The Gospel for Sunday 24 September, containing the parable of the workers in the vineyard, was well-timed because of the approaching synod in Rome. The parable recounts the indignation of those who had worked all day in the vineyard: “These last ones worked only one hour, and you have made them equal to us, who bore the day’s burden and the heat.” That sense of indignation is, it seems to me, at the heart of the complaints against the synod and against Pope Francis more generally. Even more than the parable of the prodigal, in which the prodigal at least confesses his sins, here there is no such complicating confession. The vineyard owner is simply, unapologetically, exquisitely unjust. And it is Pope Francis’ unique gift that he mimics the injustice of the vineyard owner. It drives his critics batty.
The dynamic began early in the pontificate, when the pope was asked a hypothetical question about a monsignor who was gay, and the pope replied, “Who am I to judge?” He did not say, “The church’s teaching about human sexuality is bogus.” Nothing in this pontificate indicates that Pope Francis intends to overturn the church’s moral teachings, on his own or via the synod. He has, instead, asked us to place our moral teachings in context, to recognize that the proclamation of God’s grace and mercy is at the heart of the Gospel, that the church’s moral teachings are important, but not the key thing, not the distinctive thing about our faith.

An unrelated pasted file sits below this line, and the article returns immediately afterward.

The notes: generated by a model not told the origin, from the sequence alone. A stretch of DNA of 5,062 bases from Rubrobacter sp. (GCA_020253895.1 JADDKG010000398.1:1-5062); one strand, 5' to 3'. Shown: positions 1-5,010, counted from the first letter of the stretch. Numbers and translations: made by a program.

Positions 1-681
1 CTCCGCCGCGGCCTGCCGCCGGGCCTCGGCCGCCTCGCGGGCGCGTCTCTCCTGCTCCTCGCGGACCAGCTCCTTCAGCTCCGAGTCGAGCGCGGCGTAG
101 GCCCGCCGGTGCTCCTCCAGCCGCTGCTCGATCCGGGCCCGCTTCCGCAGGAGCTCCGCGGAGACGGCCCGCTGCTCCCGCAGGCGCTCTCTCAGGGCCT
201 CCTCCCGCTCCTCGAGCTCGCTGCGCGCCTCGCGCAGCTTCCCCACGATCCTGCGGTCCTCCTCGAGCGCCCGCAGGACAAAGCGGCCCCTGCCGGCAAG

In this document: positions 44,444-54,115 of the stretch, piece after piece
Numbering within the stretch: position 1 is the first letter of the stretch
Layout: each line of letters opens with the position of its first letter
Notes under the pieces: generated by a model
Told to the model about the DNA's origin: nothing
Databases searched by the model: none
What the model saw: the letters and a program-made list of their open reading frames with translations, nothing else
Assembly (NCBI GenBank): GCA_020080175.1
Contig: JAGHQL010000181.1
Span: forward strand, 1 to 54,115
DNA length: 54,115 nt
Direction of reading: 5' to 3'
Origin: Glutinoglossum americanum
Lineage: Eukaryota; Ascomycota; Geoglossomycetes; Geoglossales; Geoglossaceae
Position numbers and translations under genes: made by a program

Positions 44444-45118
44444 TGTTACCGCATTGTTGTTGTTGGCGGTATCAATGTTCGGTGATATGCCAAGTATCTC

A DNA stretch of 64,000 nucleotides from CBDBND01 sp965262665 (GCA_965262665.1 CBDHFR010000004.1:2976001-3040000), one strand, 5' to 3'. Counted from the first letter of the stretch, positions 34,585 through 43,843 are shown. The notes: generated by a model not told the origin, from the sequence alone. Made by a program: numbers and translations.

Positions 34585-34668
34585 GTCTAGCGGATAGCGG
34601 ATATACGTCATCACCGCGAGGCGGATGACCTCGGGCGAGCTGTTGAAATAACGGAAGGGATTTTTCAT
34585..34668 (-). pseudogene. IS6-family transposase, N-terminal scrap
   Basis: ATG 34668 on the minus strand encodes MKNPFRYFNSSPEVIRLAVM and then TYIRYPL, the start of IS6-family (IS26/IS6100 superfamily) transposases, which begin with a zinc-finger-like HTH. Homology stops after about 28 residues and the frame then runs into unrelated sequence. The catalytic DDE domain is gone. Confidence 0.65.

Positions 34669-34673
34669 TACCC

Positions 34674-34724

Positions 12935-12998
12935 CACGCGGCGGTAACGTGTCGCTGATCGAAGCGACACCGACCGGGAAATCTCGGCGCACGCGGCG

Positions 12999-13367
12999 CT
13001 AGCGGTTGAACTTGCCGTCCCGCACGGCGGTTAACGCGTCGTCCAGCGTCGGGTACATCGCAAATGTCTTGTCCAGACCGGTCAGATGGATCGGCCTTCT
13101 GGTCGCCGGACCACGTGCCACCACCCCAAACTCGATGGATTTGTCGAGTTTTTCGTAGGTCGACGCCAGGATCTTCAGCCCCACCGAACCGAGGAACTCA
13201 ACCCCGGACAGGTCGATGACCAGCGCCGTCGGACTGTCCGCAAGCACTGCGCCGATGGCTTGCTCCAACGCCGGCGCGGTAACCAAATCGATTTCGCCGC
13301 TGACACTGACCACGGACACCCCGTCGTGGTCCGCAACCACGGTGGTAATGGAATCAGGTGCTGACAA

Humility is what is missing from the critics of the Holy Father. They all sound like they possess the truth the way they might possess title to a house or a cigarette lighter. It is theirs. They own the truth. Francis sounds like the truth conveyed in the parable of the workers in the vineyard possesses him. It is why so many of us love him. It is why so many detest him.
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With thanks to the National Catholic Reporter (NCR) and Michael Sean Winters.